Friday, 24 October 2014
Don Quixote | The Dancers Company
Written by Amy Jenkins   
Sunday, 24 July 2011 14:28

Don Quixote | The Dancers CompanyPhoto – Jess Bialek

The Dancers Company’s production of Don Quixote: A Ballet in Three Acts, is a real celebration of the wonderful talent the Australian audience is invited to enjoy on their stage. The ballet features the 2011 graduating students of The Australian Ballet School with guest artists from The Australian Ballet and is a real showcase for the dancer’s skill, passion and joy in performance.

Don Quixote tells the story of an experienced man, fascinated with the subject of knight-errantry who decides that with his Squire, Sancho Panza (Stefan Kulhawec), he will seek out suitable adventures. The purpose of his travels is to locate the object of his grandiose affection, the Lady Dulcinea. The audience is taken on this journey from his home in picturesque Spanish village, La Mancha and is party to the forbidden courtship of Kitri and Basilio. Kitri is the only daughter of the inn keeper, Lorenzo, who has arranged for her to wed into nobility by taking the hand of Gamache, who’s affections serve as amusement.

In a form such as ballet, the audience’s impressions of the characters are informed by the quality and production of movement. The detail of Ai-Gul Gaisina’s choreography and the way it is mastered by the dancers is to be applauded. The artistic precision and electric energy enhance the experience of the narrative. The intimacies of the Spanish sensibility are evoked through the simplistic set (by Francis Croese and Scott Mathewson), wonderfully detailed and coloured costumes (by Barry Kay) and the particularly Spanish themes of flamenco, gypsies and Matadors that are explored in the choreography.

Each of the characters is articulated by a particular style of movement.  Simon Dew’s Don Quixote is robust and assured, creating a wonderful presence on stage. In contrast the portrayal of Gamache (Matthew Donnelly) was wonderfully overt and provides enjoyable comic release through physical farce. The young lovers, Kitri (Reiko Hombo) and Basilio (Yosvani Ramos) are wonderfully paired and their fluid movements are an extension of each others, creating a beautiful bond and some particularly sparkling moments. Their choreography is delicate and graceful and their performance riveting. Utilising a more sensual style, the Lead Gypsy girl (Coco Mathieson) and Lead Gypsy boy (Benjamin Stone) celebrate a more raw and magnetic coupling highlighted by stronger movement, suggesting their defiance of society.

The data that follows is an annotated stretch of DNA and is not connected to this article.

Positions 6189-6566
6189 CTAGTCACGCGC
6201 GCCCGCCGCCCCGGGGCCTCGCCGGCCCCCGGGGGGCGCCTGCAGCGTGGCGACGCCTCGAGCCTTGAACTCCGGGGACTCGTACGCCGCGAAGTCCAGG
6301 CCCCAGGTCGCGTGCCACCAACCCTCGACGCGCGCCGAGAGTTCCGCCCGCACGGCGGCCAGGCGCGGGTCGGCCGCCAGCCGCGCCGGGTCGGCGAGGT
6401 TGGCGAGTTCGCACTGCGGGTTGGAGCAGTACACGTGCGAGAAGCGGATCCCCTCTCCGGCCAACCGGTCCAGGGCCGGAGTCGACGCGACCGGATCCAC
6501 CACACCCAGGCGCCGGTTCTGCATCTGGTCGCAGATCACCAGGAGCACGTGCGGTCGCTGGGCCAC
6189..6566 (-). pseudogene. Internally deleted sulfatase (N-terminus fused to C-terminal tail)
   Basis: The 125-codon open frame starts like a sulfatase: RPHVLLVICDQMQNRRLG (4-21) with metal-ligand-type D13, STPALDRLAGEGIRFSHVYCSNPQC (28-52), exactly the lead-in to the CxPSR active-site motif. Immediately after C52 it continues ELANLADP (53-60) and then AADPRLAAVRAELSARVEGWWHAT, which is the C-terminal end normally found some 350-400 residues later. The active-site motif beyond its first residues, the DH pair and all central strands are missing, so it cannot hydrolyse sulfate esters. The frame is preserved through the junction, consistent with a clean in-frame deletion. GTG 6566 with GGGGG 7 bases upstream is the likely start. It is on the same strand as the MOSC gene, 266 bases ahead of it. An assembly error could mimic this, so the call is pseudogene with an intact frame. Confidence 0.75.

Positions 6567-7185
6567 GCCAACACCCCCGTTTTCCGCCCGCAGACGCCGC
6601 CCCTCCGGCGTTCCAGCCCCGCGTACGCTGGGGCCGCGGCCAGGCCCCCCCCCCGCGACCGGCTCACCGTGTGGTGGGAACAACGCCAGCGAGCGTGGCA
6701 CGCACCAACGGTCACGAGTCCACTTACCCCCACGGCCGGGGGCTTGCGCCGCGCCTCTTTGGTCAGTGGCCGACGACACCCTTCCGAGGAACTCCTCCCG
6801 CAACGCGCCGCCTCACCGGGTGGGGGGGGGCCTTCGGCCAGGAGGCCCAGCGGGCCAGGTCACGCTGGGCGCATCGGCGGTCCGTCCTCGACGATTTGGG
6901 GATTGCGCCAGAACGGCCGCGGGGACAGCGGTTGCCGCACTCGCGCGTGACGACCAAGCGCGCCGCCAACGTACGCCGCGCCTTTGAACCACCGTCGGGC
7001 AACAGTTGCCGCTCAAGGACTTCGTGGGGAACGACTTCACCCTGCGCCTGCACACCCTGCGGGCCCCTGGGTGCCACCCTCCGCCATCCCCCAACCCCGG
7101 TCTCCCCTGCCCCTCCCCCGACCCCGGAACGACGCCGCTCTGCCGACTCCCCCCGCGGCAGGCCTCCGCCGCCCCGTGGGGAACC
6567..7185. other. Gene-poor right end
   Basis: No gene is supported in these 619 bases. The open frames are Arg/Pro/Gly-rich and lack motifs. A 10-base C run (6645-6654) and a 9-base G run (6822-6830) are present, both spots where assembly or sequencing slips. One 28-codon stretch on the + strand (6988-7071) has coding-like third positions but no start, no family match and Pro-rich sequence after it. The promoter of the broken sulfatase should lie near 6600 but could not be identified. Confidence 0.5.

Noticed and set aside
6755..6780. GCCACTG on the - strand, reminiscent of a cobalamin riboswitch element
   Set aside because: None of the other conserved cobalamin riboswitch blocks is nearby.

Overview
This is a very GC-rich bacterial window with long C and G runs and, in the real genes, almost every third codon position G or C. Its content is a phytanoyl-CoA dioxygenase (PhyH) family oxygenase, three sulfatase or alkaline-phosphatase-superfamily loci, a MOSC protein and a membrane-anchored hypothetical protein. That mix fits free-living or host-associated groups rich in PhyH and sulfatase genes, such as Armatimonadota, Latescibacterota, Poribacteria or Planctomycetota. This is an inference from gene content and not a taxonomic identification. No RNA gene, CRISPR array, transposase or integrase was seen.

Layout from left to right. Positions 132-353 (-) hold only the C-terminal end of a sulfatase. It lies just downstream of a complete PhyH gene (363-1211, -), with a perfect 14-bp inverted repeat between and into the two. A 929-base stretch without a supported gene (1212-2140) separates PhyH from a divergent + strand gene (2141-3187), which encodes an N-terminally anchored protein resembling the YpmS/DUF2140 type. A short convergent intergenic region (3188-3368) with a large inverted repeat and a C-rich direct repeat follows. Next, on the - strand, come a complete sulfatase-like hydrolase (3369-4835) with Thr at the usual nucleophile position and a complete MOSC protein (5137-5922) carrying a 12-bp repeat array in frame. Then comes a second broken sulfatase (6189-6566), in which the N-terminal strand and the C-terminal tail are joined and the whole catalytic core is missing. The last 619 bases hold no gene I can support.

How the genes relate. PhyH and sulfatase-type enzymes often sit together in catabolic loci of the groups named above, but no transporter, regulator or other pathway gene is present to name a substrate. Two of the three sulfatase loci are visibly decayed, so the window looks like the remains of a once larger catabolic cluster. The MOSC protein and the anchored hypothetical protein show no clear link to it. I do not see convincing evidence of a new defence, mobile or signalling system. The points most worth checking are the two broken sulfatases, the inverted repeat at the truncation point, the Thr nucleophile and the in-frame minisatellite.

The music by Ludwig (Léon) Minkus is thoroughly beautiful and weaves around the audience. The fantastic fusion of artistic elements creates a truly cohesive performance. Don Quixote: A Ballet in Three Acts is a thoroughly enjoyable, energetic and inspiring production.


The Australian Ballet presents The Dancers Company
Don Quixote: A Ballet in Three Acts
Choreography Ai-Gul Gaisina after Marius Petipa
Music Ludwig (Léon) Minkus

Touring Victoria, Tasmania and NSW throughout 2011

Tour details»

Pin It

Comments (0)

Subscribe to this comment's feed

Write comment

You must be logged in to post a comment. Please register if you do not have an account yet.

busy
 
PozibleAustralian Stage JobsMembers Area
 

Most Read MELBOURNE Reviews

Once - The musical
After the recent spate of musical revivals that have been rolled out in Melbourne, it is with open arms that we are able to...
Complexity of Belonging | Chunky Move
Complexity of Belonging is a performance that may be enjoyed on many different levels; it both entertains and makes you thi...
Opus | Circa and Debussy String Quartet
There’s nothing quite like an ensemble of exceptionally skilled circus artists to make one feel completely physically inade...
Hello, Goodbye & Happy Birthday | Malthouse Theatre
Hello, Goodbye & Happy Birthday explores the ‘bookends of a life fully lived.’ Tweet !function(d,s,id)}(...
Happy People in Concert | Working Management
From its snappy opening with the four leads singing the title song, the audience knows that they are in for a fun show....

More Reviews By 'Amy Jenkins'